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Time to herald renaissance in the jungles [Part 5 of 5]

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Abhirup Bhunia: (in the final part of the 5 part series on Naxalism. Read the complete series here).

Unproductive, cacophonous and conflicting debates have raged through for the past one year or so apropos the unending violence unleashed by the Naxals. The critiques have encompassed causes and what went horribly wrong in resolving the problem but none included answers to those waiting-to-be-answered questions. One reason for that could be the lack of discernment. Not one person could provide a guarantee that the simmering tribe dominated areas in Chattishgarh, Bengal, Bihar, Jharkand and the rest would finally settle down never to rise up again. Well, no human can guarantee!

Perhaps no soothsayer or clairvoyant can unearth what these violent Reds are trying to put across by wreaking unrestricted, atrocious and cold-blooded carnage. Are they attention-seekers? Or is it a hapless case of settling scores? Are the Naxalites waging war against the Indian state seeking to overthrow them? Or is it that they have been forced to take up the arms on behalf of destitute people in order to deliver social justice? In each case there is a justification. Let’s dig up each instance. If seeking attention of the government with the intention that the latter addresses their issues, is the case, let there be no ambiguity they have succeeded. (Too much of attention has already been paid to them.) But the fact that it stops there and doesn’t finish up with their concerns being addressed says that the path treaded is flawed and fruitless. If the Naxals are trying to settle scores, they have miserably failed in their attempts, because civilians, jawans and helpless villagers are not in charge of the government from whom they possibly expected attention followed by development. If it is about social justice, then their efforts have been all the more futile since it is they whom the Naxals claim to be representing who are getting killed. All this can bring us to one confident conclusion if not multiple: the path of violence thereby walked by the Maoists in order to fulfill their objective, whatever it is, is dreadfully erroneous and unpardonable.

Now the onus is squarely on the government. Why were those areas so starkly undeveloped that things turned so ugly? Why has the government failed to anticipate (The government should have seen it coming)?

Solutions: (personal views of the author)

1. Call for immediate truce. Halt operation Green Hunt so that peace talk like situation is created. Violence and armistice cannot go together.

2. Convince the Naxals that the chances of any grievance in future would be minimal.

3. Fast track development — health and education, to start with.

4. Let the two pronged approach, which is harped by Sonia Gandhi, the PM and the articulate spokespersons of the Congress, be implemented. But one prong of the process will be to develop and the other should be to convince, not to fight out.

5. Why not implement NTEGA (National Tribal Employment Guarantee Act) like a NREGA exclusively in states affected by Naxalism to be executed by the state and not the centre?

6. Finally, give them a period of time (say 3 months) — those who do not buy the proposals should be simply treated as scalawags who come in the way of positivism and productivity. Treat them as vehement violators of the law and penalize them heavily.


No other thing, in the past year or so has gained more air time (TV) and print space (Newspapers/magazines) consistently than Naxalism. It is time for them to call it a day and make sure it dies out once and for all. But for that to happen, some thorough brainstorming by the think-tanks is required. It is also high time that internal spats are put to death. In addition, let us stop christening some people as Maoist sympathizers. Let us not coin terms like the latter, red terror and so forth. It is time to mean business and get down to brass tacks.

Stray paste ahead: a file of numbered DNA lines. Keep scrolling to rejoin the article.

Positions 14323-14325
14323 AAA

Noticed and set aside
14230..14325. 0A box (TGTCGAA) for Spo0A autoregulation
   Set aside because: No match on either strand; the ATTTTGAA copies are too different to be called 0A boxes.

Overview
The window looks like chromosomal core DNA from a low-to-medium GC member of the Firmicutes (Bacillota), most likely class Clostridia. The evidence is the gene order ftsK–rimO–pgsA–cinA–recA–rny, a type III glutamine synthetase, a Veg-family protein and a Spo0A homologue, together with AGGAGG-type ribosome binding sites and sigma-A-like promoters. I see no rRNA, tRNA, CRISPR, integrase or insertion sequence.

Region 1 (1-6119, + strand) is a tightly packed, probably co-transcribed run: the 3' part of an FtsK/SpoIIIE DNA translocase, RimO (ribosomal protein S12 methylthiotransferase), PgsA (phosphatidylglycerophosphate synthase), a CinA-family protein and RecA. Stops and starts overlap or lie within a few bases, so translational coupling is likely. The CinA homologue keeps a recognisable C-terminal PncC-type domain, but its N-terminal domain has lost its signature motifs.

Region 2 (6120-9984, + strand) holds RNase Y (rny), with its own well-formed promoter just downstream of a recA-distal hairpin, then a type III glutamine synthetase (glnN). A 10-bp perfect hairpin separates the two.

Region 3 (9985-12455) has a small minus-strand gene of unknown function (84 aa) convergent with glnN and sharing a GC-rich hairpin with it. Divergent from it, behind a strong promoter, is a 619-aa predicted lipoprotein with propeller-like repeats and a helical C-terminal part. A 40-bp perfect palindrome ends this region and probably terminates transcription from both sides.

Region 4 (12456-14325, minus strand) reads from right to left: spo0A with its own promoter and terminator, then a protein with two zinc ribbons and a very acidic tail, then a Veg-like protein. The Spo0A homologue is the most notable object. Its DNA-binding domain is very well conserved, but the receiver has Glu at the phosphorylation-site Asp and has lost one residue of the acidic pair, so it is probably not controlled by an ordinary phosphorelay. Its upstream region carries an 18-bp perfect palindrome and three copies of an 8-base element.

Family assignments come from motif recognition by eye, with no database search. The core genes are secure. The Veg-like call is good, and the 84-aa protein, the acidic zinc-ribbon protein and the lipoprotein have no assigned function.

The series is wrapped up.We look forward to your feedback and comments on the series or the article in particular. You can also mail us at so send in your letters at Feel free to tweet us @YouthKiAwaaz.

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  1. Dr N Sarkar

    I liked the innovative idea of NTEGA! Do not know how much it qualifies but.
    The series received little commentary – must be owing to the topic’s weight

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An ambassador and trained facilitator under Eco Femme (a social enterprise working towards menstrual health in south India), Sanjina is also an active member of the MHM Collective- India and Menstrual Health Alliance- India. She has conducted Menstrual Health sessions in multiple government schools adopted by Rotary District 3240 as part of their WinS project in rural Bengal. She has also delivered training of trainers on SRHR, gender, sexuality and Menstruation for Tomorrow’s Foundation, Vikramshila Education Resource Society, Nirdhan trust and Micro Finance, Tollygunj Women In Need, Paint It Red in Kolkata.

Now as an MH Fellow with YKA, she’s expanding her impressive scope of work further by launching a campaign to facilitate the process of ensuring better menstrual health and SRH services for women residing in correctional homes in West Bengal. The campaign will entail an independent study to take stalk of the present conditions of MHM in correctional homes across the state and use its findings to build public support and political will to take the necessary action.

Saurabh has been associated with YKA as a user and has consistently been writing on the issue MHM and its intersectionality with other issues in the society. Now as an MHM Fellow with YKA, he’s launched the Right to Period campaign, which aims to ensure proper execution of MHM guidelines in Delhi’s schools.

The long-term aim of the campaign is to develop an open culture where menstruation is not treated as a taboo. The campaign also seeks to hold the schools accountable for their responsibilities as an important component in the implementation of MHM policies by making adequate sanitation infrastructure and knowledge of MHM available in school premises.

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Harshita is a psychologist and works to support people with mental health issues, particularly adolescents who are survivors of violence. Associated with the Azadi Foundation in UP, Harshita became an MHM Fellow with YKA, with the aim of promoting better menstrual health.

Her campaign #MeriMarzi aims to promote menstrual health and wellness, hygiene and facilities for female sex workers in UP. She says, “Knowledge about natural body processes is a very basic human right. And for individuals whose occupation is providing sexual services, it becomes even more important.”